Death in Ancient Rome Catharine Edwards
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- Publication date:
- 04 May 2007
- 304 pages: 234 x 156 x 32mm
- 16 b&w illustrations
For the Romans, the manner of a person's death was the most telling indication of their true character. Death revealed the true patriot, the genuine philosopher, even, perhaps, the great artist, and certainly the faithful Christian. Catharine Edwards draws on the many and richly varied accounts of death in the writings of Roman historians, poets, and philosophers, including Cicero, Lucretius, Virgil, Seneca, Petronius, Tacitus, Tertullian, and Augustine, to investigate the complex significance of dying in the Roman world. Death in the Roman world was largely understood and often literally viewed as a spectacle. Those deaths that figured in recorded history were almost invariably violent - murders, executions, suicides - and yet the most admired figures met their ends with exemplary calm, their last words set down for posterity. From noble deaths in civil war, mortal combat between gladiators, political execution and suicide, to the deathly dinner of Domitian, the harrowing deaths of women such as the mythical Lucretia and Nero's mother Agrippina, as well as instances of Christian martyrdom, Edwards engagingly explores the culture of death in Roman literature and history.
Catharine Edwards is professor of classics and ancient history at Birkbeck College, University of London. She is the author of The Politics of Immorality in Ancient Rome (1993) and Writing Rome: Textual Approaches to the City (1996).
'In her detailed study of the phenomenon in the Roman World, Catharine Edwards, professor of classics and ancient history at Birkbeck, puts at the heart of her thesis the idea that Romans regarded dying as an active, not a passive process, and one which revealed as much about a man's character as his life had done...a most stimulating, interesting and important piece of work.' -Peter Jones, BBC History Magazine'[an] engrossing study of Roman attitudes to death...What this elegant book teaches us above all else is that the struggle to exert some modicum of control over our own deaths is certainly not a new obsession.' - Richard Miles, The Sunday Telegraph 'Catharine Edwards has sifted the works of Cicero, Virgil, Tacitus and more to show, fascinatingly, just how significant quitting the world was both for those leaving and as an example of those left behind.' - The First Post 'Death in Ancient Rome is readable, accessible, and scholarly, and a welcome contribution to the literature on an issue which the Romans found as fascinating as we do.' -Christopher Grocock, History Today 'This arc from early to imperial Rome provides the organising principle for Catherine Edwards's excellent book, which takes death and the representation of death as lenses through which to highlight some of the most striking characteristics of Roman culture. In analysing the ancient treatment of death, she shows that it is not only inextricable from other aspects of that culture -- military, aesthetic, philosophical, political -- but also informed by the persistent idea of dying with (or for) an audience.' - Shadi Bartsch, London Review of Books 'Beyond its chronological scope, Catharine Edwards's work offers a provocative window into Roman culture as a whole, its texts, beliefs and practices, from the arena to the dining room... She also writes beautifully, combining richly detailed description with compelling arguments to make the complexity of her interpretations accessible even to a non-specialist reader. The eloquent final pages of Death in Ancient Rome make clear that she has a personal as well as an academic stake in demonstrating the surprisingly life-affirming potential of Roman death.' - Andrew Feldherr, Times Literary Supplement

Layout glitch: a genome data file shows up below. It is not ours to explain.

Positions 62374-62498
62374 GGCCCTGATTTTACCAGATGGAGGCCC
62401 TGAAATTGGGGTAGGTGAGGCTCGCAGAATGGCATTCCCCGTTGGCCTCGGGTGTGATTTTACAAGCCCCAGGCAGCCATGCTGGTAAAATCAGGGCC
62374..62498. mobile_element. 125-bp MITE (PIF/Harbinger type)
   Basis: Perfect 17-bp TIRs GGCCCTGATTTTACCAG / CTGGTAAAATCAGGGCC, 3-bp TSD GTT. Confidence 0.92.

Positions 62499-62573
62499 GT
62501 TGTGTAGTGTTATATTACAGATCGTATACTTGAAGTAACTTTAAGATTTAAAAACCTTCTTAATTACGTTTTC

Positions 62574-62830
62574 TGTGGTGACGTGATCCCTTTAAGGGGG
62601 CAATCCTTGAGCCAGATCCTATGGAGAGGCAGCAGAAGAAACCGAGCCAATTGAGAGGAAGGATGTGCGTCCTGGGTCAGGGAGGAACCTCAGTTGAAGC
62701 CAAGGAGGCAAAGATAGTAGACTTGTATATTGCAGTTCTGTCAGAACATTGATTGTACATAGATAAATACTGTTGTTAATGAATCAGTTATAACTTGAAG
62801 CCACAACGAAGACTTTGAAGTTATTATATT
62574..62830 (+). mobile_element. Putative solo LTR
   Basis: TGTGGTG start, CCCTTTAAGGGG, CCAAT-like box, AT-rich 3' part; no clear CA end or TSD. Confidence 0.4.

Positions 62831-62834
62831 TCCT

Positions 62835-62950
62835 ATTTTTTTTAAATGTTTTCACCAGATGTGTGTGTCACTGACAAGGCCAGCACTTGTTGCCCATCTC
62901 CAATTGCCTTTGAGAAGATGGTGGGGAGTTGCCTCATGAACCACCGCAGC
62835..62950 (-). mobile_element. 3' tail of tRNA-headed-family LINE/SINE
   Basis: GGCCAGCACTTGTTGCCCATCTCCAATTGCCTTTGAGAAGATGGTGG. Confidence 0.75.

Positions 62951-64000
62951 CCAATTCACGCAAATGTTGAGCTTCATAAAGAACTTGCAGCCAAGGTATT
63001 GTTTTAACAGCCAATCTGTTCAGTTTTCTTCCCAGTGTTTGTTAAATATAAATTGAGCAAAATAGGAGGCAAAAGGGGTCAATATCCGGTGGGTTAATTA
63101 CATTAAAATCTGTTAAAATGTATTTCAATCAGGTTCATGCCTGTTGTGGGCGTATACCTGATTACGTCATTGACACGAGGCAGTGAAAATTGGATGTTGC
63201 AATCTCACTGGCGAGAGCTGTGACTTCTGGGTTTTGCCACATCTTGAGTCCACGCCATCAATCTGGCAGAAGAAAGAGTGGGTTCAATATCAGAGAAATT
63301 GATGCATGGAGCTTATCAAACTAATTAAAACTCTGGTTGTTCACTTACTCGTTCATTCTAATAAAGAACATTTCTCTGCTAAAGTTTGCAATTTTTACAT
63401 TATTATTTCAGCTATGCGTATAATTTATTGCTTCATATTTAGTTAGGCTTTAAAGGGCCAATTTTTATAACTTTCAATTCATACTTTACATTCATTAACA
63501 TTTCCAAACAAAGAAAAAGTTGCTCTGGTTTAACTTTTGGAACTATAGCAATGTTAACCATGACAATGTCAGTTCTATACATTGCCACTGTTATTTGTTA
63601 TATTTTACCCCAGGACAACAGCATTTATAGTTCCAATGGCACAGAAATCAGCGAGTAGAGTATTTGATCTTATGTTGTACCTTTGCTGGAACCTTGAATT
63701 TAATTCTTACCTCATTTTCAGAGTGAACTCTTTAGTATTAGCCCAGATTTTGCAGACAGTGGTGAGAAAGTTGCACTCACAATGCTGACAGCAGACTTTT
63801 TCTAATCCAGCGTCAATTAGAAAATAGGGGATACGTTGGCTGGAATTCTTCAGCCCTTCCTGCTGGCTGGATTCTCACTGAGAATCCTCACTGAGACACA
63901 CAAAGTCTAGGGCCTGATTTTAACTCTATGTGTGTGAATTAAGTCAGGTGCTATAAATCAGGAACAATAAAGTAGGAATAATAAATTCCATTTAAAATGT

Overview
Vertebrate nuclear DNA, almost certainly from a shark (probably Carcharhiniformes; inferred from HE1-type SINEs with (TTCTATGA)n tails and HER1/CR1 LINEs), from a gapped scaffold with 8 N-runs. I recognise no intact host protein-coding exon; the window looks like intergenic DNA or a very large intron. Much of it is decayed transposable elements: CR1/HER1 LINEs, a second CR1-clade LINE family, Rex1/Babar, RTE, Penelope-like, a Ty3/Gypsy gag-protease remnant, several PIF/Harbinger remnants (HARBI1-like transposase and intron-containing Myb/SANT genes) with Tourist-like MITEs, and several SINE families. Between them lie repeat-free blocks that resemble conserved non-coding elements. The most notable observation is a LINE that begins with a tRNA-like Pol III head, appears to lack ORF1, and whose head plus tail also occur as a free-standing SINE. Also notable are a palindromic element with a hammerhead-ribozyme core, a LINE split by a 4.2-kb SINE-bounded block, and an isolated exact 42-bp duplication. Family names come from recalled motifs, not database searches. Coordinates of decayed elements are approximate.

'This is a surprisingly engaging and immensely enthralling book, and C. has herein produced what will be the standard overview of the topic for many years to come. She has drawn together a wealth of recent scholarship and fashioned it into a lucidly written text ... this book covers a great deal of relevance to our teaching of Latin literature ... There should be at least one copy available in the department and another in the library.' Robert Tatam, Journal of Classics Teaching